Should there be MUCH difference between the GE ones that Smartthings sells and off brands like:


or these
http://www.amazon.com/GoControl-Z-Wave-3-Way-Accessory-Switch/dp/B00EAY3K5Y/ref=pd_sim_60_4?ie=UTF8&dpID=3118OU9Y9VL&dpSrc=sims&preST=AC_UL160_SR160%2C160&refRID=0K16C84ZPQGRR9P9ZR76

0 Likes

(Jason "The Enabler" as deemed so by @Smart) #16

I’ve personally only used the GE/jasco switches. I try to stick with the same brand for similar device types.

Don’t forget about echo. She’s wonderful for lighting. That’s a very good integration with ST. I have three in my house. Plus, it does so much more than turning on the lights. It is a really powerful tool.

0 Likes

(Brandon Gray) #17

LOL, I already walk around the house going, “Alexa, turn on living room light” Then I look at the light, look at the wife, look at the light, grumble and get up to turn on the light. I figure that if I do it enough, the wife will let me buy a Echo just to shut me up! I REALLY wish I would have decided to do this when they were $99 and I would have bought one for the bedroom too. But as it stands, I am waiting to see how low they go over the holidays to pull the trigger on on (maybe 2 if they go to $125 each).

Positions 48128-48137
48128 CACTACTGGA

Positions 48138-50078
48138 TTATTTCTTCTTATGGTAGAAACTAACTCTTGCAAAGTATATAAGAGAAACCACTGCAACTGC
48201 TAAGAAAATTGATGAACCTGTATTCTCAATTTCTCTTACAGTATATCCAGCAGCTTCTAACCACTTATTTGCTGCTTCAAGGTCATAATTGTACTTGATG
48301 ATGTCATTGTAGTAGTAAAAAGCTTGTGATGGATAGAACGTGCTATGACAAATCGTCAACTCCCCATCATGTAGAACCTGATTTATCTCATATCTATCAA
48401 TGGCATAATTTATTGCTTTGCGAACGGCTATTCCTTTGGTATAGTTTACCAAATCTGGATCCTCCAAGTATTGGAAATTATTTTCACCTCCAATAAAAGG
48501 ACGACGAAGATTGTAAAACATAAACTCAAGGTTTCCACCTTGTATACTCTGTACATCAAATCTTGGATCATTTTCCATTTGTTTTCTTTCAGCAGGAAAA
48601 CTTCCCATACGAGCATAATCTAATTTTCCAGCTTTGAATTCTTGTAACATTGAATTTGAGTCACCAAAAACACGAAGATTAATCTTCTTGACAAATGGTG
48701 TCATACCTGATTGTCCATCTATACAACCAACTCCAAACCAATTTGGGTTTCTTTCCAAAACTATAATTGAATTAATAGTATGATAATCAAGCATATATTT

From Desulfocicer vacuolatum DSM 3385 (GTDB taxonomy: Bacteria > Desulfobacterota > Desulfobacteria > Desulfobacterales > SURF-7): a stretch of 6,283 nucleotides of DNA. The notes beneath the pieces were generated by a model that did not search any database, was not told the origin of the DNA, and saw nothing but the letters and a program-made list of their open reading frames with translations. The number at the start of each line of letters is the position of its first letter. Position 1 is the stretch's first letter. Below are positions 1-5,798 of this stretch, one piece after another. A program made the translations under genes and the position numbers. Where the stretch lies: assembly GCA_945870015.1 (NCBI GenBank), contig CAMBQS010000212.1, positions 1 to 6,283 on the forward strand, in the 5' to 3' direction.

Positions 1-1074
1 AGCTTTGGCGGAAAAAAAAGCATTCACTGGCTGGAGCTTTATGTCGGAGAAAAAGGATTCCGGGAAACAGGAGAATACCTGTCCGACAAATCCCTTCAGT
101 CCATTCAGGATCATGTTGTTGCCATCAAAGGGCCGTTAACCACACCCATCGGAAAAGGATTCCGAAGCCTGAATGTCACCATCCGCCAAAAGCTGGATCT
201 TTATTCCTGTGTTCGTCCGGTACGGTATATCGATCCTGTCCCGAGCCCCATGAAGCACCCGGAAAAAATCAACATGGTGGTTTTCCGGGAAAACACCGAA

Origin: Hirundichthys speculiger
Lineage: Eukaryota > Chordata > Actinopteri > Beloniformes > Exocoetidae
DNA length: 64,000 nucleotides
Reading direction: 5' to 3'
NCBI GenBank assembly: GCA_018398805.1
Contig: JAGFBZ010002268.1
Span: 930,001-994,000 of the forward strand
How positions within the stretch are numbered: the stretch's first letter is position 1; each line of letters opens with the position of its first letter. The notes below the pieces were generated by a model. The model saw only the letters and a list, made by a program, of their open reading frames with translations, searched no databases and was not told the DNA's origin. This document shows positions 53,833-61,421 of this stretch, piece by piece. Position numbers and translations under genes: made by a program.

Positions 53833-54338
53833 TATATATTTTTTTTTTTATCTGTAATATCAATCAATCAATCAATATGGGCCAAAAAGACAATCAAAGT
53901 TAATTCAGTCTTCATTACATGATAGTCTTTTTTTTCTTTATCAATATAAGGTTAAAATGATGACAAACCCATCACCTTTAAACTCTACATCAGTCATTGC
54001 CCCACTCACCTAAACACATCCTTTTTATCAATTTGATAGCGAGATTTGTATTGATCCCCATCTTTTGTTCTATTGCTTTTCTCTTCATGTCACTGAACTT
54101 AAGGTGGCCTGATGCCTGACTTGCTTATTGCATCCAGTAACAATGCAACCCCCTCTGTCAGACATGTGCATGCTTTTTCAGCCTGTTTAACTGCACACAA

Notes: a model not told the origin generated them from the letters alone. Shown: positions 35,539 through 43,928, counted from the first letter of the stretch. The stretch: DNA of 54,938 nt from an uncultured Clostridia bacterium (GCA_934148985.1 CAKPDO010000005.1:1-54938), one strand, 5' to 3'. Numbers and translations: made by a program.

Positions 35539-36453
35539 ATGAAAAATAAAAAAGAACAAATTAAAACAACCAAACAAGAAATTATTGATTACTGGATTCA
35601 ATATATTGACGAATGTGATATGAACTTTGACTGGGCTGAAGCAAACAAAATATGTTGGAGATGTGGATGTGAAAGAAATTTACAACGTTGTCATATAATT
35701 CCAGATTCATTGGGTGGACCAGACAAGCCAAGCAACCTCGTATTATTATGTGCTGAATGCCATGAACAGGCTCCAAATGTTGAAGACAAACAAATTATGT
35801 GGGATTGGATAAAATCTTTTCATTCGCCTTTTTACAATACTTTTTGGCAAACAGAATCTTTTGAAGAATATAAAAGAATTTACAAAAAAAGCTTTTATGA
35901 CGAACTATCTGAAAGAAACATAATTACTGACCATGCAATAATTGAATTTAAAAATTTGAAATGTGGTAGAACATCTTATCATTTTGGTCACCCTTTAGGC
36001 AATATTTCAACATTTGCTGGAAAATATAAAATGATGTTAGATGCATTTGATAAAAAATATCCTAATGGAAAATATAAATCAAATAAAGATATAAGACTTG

I will try to stick with the GE ones on your advice… It make sense… I think I can get each switch for about $40 which would work if need be. I could always start with the main living areas and add more when I get more allowance money from the wife. (Yep, totally a kept man)

Can the Hue Hub see these switches and control them, or do they NEED a Smartthings Hub?

0 Likes

#18

The Many Names of Nortek

GoControl is not an “off brand” in the Zwave world. :wink:

Instead, they are one of several brands made by one of the largest Zwave device manufacturers, Nortek.

Nortek also makes two gig, linear, and some of the Nutone devices.

The different Nortek brands are aimed at different market niches. Linear is mostly aimed at professional installers. Gocontrol is the DIY brand. Two gig is a little bit higher end then Linear. Often these are exactly the same device just rebranded.

In the Zwave World, GE is a Basics Brand